Slip-and-slide power generators

May 24, 2012

Researchers from Vestfold University College in Norway have created a simple, efficient energy harvesting device that uses the motion of a single droplet to generate electrical power.

The new technology could be used as a power source for low-power portable devices, and would be especially suitable for harvesting energy from sources such as human body motion, write the authors in a paper accepted to the American Institute of Physics' (AIP) journal .

The harvester produces power when an electrically conductive droplet (mercury or an ionic liquid) slides along a thin microfabricated material called an electret film, which has a permanent electric charge built into it during deposition.

Cyclic tilting of the device causes the droplet to accelerate across the film's surface; the maximum output voltage (and power) occurs when the sliding droplet reaches its maximum velocity at one end of the film.

A prototype of the fluidic energy harvester demonstrated a peak output at 0.18 microwatts, using a single droplet 1.2 millimeters in diameter sliding along a 2-micrometer-thick electret film.

Explore further: A new generation of storage—ring

More information: Power Generation from Conductive Droplet Sliding on Electret Film, Zhaochu Yang et al., Applied Physics Letters (2012).

add to favorites email to friend print save as pdf

Related Stories

Droplets that Roll Uphill

Sep 24, 2007

A recent experiment conducted by physicists at University of Bristol in the United Kingdom has shown that liquid drops can defy gravity. Droplets of liquid on an inclined plate that is shaken up and down can ...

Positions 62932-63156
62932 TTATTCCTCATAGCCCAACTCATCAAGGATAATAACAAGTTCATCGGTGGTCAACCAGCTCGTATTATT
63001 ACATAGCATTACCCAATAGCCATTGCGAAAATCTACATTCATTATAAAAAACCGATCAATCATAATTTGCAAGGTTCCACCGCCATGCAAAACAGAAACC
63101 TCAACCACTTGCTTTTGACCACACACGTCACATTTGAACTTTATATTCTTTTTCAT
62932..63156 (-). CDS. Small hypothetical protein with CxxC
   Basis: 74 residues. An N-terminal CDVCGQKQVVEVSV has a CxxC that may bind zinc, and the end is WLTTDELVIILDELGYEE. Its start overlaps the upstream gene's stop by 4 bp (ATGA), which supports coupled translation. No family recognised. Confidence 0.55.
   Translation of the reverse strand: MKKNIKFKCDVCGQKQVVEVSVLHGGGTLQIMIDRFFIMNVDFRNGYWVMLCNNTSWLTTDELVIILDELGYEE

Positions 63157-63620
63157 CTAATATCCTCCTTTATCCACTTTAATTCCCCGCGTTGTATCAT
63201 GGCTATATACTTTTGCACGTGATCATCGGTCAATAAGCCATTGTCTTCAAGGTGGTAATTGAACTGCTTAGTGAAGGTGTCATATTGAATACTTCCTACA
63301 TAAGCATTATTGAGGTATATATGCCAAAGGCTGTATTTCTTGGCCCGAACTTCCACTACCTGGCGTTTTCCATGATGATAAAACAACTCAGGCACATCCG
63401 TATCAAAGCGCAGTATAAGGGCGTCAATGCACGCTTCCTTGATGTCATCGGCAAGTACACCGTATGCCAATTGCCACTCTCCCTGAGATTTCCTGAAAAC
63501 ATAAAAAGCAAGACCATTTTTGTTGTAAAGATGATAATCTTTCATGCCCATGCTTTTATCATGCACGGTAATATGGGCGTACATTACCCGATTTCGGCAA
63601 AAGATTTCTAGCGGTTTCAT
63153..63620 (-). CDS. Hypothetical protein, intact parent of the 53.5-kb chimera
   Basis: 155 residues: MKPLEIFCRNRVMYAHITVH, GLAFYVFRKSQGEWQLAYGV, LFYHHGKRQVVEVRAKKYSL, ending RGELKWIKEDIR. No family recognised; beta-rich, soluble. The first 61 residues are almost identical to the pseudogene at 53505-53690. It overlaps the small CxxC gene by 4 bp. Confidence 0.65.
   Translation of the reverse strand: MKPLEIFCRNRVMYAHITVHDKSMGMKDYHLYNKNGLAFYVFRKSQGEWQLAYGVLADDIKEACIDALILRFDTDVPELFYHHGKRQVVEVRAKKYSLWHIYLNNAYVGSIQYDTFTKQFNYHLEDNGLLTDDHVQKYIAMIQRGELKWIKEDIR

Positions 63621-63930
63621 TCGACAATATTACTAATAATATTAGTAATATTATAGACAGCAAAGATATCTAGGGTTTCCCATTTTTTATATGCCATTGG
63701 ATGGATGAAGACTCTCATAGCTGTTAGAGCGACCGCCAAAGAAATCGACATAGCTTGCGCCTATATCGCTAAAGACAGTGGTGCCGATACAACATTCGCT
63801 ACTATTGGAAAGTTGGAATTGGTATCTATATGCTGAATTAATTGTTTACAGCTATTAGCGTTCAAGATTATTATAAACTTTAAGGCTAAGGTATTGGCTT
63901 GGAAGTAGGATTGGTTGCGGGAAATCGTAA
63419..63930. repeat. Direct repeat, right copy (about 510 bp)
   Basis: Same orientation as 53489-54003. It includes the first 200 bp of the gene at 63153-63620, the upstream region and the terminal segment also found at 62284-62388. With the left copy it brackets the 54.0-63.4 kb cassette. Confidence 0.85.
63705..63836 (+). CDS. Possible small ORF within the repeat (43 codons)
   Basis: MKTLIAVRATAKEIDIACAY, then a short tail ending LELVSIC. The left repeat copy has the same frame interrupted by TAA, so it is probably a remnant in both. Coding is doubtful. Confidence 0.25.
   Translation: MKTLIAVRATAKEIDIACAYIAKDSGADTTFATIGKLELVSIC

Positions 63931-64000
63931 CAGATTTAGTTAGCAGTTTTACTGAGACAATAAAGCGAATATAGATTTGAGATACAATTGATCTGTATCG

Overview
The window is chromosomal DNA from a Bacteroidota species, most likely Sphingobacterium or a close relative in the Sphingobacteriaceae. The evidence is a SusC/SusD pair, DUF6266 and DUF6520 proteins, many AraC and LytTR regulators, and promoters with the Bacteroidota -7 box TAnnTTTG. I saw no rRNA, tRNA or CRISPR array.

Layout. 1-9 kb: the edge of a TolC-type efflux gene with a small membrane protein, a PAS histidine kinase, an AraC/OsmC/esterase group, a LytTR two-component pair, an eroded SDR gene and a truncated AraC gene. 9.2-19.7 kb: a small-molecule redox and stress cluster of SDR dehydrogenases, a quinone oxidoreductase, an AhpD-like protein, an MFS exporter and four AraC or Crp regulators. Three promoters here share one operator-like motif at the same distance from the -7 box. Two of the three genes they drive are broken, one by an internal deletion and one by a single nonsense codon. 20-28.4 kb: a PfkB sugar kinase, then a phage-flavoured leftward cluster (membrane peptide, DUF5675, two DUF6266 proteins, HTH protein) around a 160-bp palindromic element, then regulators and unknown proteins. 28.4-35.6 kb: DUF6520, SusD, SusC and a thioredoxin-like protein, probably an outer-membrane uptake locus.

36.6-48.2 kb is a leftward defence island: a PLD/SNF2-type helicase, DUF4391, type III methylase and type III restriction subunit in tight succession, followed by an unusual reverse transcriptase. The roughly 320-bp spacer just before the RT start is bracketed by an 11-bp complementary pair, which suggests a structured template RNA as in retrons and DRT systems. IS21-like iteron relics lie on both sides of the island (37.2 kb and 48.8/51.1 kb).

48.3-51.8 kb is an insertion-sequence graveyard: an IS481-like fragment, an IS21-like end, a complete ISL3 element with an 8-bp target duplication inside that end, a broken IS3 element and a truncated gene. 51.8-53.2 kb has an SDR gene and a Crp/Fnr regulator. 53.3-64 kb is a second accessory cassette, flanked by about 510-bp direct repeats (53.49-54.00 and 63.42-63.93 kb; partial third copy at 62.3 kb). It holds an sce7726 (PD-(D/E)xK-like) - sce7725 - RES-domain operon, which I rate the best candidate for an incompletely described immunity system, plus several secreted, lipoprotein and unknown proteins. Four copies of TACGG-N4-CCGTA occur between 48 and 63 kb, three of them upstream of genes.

Raiders of the lost amp

Jul 05, 2011

Energy harvesting is a process that captures energy that would otherwise be lost as heat, light, sound, vibration or motion. It can use this captured energy to improve the efficiency of existing systems or even to power new ...

Recommended for you

A new generation of storage—ring

4 hours ago

A bright synchrotron source that emits over a wide part of the electromagnetic spectrum from the infrared to hard X-rays is currently being built in Lund, Sweden. The MAX IV facility presents a range of technical ...

Universe may face a darker future

8 hours ago

New research offers a novel insight into the nature of dark matter and dark energy and what the future of our Universe might be.

High-intensity sound waves may aid regenerative medicine

Oct 30, 2014

Researchers at the University of Washington have developed a way to use sound to create cellular scaffolding for tissue engineering, a unique approach that could help overcome one of regenerative medicine's ...

Formula could shed light on global climate change

Oct 30, 2014

Wright State University researchers have discovered a formula that accurately predicts the rate at which soil develops from the surface to the underlying rock, a breakthrough that could answer questions about ...

User comments : 1

Adjust slider to filter visible comments by rank

Display comments: newest first

A_Paradox
not rated yet May 26, 2012
Never mind human body motion, surely this idea would work well using energy form ocean waves.

Please sign in to add a comment. Registration is free, and takes less than a minute. Read more

Click here to reset your password.
Sign in to get notified via email when new comments are made.